lived to complete it.
This observation does not detract in the slightest degree from the credit justly due to Mr. Lockhart, for his admirable Life of his illustrious father-in-law: on the contrary, it forms its highest encomium. The charm of that work is mainly owing to its being so imbued with the spirit of the subject, that it may almost be regarded as an autobiography.
Continental writers of note have, more than English ones, fallen into that error which is of all others the most fatal in autobiography-inordinate vanity. At the head of all the delinquents of this class we must place Rousseau, whose celebrated Confessions contain a revelation of folly so extreme, vanity so excessive, and baseness so disgraceful, that it would pass for incredible if not proved by the book itself, which is to be found in every library. Not content with affirming, when past fifty, that there was no woman of fashion of whom he might not have made the conquest if he chose to set about it,* he thought fit to entertain the world with all the private details of his life, which the greater prudence of his most indiscreet biographers would have consigned to oblivion. No one who wishes to discredit the Genevese philosopher, need seek in the works of others for the grounds of doing so. Enough is to be found in his own to consign him to eternal execration and contempt. He has told us equally in detail, and with the same air of infantine simplicity, how he committed a theft
* "Il y a peu des femmes, meme dans le haut rang, dont je n'eusse fait la conquete si je l'avais enterprise."-Biographie Universelle, xxxix. 136.
when in service as a lackey, and permitted | horrors of the 10th August.-"Je connais an innocent girl, his fellow-servant, to bear bien les grands, mais jene connais pas les the penalty of it; how he alternately drank petits." He drew the vices of the former the wine in his master's cellars, and made love from observation, he painted the virtues of to his wife; how he corrupted one female the latter from imagination. Hence the abbenefactress who had sheltered him in ex-surdity and unnatural character of many of tremity of want, and afterward made a boast his dramas, which, to the inhabitant of our of her disgrace; and abandoned a male ben-free country, who is familiar with the real efactor who fell down in a fit of apoplexy on working of popular institutions, renders them, the streets of Lyons, and left him lying on despite their genius, quite ridiculous. But, the pavement, deserted by the only friend in the delineation of what passed in his own whom he had in the world. The author of breast, he is open to no such reproach. His so many eloquent declamations against moth- picture of his own feelings is as forcible and ers neglecting their children, on his own ad- dramatic as that of any he has drawn in his mission, when in easy circumstances, and tragedies; and it is far more truthful, for it impelled by no necessity, consigned five of is taken from nature, not an imaginary world his natural children to a foundling hospital, of his own creation, having little resemblance with such precautions against their being to that we see around us. His character and known that he never did or could hear of life were singularly calculated to make such them again! Such was his vanity, that he a narrative interesting, for never was one thought the world would gladly feed on the more completely tossed about by vehement crumbs of this sort which fell from the table passions, and abounding with melodramatic of the man rich in genius. His grand theory incidents. Alternately dreaming over the was that the human mind is born innocent, most passionate attachments, and laboring of with dispositions only to good, and that all his own accord at Dante fourteen hours a the evils of society arise from the follies of day; at one time making love to an English education or the oppression of government. nobleman's wife, and fighting him in the Park, Judging from the picture he has presented of at another driving through France with fourhimself, albeit debased by no education but teen blood horses in harness; now stealing what he himself had afforded, we should say from the Pretender his queen, now striving his disposition was more corrupt than has to emulate Sophocles in the energy of his even been imagined by the most dark-minded picture of the passions, he was himself a livand bigoted Calvinist that ever existed. ing example of the intensity of those feelings which he has so powerfully portrayed in his dramas. It is this variety, joined to the simplicity and candor of the confessions, which constitutes the charm of this very remarkable autobiography. It could have been written by no one but himself; for an ordinary biographer would only have described the incidents of his life, none else could have painted the vehement passions, the ardent aspirations, from which they sprang.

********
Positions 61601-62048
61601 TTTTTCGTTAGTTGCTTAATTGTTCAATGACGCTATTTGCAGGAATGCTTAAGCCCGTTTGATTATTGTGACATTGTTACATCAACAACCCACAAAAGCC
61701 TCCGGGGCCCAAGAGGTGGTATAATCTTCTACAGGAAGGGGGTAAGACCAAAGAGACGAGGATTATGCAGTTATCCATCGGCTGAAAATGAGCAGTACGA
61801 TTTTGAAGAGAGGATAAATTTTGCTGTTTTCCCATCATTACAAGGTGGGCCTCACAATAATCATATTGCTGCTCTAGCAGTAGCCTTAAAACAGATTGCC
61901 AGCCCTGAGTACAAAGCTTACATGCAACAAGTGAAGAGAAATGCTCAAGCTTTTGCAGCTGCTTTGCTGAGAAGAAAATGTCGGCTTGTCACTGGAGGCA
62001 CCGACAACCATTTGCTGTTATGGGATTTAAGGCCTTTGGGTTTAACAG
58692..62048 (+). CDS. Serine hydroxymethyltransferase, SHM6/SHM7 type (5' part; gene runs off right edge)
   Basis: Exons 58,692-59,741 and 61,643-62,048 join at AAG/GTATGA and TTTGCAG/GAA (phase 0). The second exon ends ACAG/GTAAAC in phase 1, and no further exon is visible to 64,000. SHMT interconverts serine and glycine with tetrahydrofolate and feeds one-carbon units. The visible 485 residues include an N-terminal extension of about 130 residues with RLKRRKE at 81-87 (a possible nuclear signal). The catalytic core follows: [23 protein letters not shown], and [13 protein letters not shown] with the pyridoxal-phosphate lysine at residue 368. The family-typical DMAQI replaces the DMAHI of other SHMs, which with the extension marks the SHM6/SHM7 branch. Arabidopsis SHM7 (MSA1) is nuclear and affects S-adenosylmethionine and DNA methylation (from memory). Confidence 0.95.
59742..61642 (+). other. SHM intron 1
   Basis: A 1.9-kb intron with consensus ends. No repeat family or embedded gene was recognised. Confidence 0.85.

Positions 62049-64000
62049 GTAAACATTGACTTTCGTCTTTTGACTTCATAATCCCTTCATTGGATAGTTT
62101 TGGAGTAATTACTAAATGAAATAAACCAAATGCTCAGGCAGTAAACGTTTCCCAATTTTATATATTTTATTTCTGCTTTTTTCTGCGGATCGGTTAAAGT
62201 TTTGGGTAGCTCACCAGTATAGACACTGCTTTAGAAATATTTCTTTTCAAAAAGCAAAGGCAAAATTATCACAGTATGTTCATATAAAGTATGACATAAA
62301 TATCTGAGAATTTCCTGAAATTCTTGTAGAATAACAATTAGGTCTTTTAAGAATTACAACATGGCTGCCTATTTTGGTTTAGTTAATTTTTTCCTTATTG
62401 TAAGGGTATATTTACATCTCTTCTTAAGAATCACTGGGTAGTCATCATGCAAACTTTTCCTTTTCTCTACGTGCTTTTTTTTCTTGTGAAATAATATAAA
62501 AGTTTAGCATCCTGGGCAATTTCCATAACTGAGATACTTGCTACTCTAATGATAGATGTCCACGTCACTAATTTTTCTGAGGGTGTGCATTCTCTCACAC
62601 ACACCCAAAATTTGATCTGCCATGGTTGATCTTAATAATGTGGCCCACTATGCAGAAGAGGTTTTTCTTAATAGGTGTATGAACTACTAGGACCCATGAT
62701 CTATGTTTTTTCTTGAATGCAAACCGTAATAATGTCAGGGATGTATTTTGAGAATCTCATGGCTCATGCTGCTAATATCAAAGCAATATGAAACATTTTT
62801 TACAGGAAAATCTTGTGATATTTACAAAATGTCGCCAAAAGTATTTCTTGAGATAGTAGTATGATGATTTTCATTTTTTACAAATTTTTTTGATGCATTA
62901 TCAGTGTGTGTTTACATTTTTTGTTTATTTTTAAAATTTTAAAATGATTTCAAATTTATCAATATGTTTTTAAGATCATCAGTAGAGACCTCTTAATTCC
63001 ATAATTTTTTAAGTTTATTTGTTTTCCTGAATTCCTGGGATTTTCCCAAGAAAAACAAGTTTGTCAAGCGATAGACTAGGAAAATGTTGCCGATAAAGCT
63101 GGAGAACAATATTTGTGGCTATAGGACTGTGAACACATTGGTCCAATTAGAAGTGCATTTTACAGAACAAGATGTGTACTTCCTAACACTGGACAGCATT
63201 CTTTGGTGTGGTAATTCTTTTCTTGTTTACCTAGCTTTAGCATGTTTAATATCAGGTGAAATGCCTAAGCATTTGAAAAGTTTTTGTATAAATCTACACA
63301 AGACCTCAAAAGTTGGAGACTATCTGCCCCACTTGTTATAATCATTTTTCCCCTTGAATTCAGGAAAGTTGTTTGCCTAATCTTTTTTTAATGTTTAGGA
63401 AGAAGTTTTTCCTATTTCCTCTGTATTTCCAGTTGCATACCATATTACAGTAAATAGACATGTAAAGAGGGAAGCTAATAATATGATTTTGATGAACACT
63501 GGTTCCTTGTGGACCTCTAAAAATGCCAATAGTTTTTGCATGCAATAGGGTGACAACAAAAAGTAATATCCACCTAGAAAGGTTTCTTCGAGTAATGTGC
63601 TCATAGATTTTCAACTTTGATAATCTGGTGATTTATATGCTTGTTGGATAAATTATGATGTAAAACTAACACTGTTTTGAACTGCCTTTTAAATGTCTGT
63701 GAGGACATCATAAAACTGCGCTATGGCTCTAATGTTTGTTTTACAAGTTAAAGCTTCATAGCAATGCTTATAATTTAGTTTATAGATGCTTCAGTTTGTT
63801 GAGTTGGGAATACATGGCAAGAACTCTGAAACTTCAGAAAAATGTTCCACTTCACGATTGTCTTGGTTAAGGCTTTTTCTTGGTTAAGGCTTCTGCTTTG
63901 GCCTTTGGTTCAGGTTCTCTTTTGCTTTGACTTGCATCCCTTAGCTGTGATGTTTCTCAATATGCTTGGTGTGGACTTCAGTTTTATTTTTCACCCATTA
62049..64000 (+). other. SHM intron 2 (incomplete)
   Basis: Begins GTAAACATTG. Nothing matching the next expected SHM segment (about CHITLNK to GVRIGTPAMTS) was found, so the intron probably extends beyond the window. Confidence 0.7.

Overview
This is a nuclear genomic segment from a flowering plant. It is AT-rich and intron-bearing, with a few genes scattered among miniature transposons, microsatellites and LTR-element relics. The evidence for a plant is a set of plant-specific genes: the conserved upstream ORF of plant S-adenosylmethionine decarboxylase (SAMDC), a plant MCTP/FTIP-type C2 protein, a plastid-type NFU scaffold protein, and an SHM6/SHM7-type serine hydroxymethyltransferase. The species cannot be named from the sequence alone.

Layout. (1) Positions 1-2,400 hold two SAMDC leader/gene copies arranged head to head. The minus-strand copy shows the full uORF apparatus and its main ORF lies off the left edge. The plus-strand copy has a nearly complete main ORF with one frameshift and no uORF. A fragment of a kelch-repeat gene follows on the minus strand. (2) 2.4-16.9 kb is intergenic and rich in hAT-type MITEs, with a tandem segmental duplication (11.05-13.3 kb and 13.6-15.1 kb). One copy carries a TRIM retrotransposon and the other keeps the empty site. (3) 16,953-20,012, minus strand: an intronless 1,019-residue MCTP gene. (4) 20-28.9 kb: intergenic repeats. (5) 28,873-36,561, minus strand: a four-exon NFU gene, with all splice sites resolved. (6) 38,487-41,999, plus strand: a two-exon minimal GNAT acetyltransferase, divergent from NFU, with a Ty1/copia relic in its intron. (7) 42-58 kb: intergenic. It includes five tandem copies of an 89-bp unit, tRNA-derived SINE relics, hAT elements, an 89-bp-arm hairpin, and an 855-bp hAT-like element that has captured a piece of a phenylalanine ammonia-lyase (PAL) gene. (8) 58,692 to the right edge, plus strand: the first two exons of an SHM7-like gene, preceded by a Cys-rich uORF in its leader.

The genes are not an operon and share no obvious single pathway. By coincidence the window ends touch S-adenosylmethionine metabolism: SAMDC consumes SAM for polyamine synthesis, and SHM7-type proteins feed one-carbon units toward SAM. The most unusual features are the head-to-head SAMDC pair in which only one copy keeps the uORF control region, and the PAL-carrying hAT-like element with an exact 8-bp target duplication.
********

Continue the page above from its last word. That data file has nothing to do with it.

Alfieri was probably as vain in reality as Rousseau; but he knew better how to conceal it. He had not the folly of supposing that he could entertain women by the boastful detail of his conquests over them. He judged wisely, and more like a man who had met with bonnes fortunes, that he would attain more effectually the object of interesting their feelings, by painting their conquests over him. He has done this so fully, so sincerely, and with such eloquence, that he has made one of the most powerful pieces of biography in any language. Its charm consists in the picture he has drawn, with equal truth and art, of a man of the most impetuous and ardent temperament, alternately impelled by the strongest passions which can agitate the breast-love and ambition. Born of a noble family, inheriting a great fortune, he exhibited an uncommon combination of patrician tastes and feelings with republican principles and aspirations. He was a democrat because he knew the great by whom he was surrounded, and did not know the humble who were removed to a distance. He said this himself, after witnessing at Paris the VOL. XVIII. NO. III.
From the sketches of Goethe's life which have been preserved, it is evident that, though probably not less vain than the French philosopher or the Italian poet, his vanity took a different direction from either of theirs. He was neither vain of his turpitudes, like Rousseau, nor of his passions, like Alfieri.
His self-love was of a more domestic kind; it partook more of the home-scenes of the Fatherland. No one will question the depth of Goethe's knowledge of the heart, or the sagacity of the light which his genius has thrown on the most profound feelings of human nature. But his private life partook of the domestic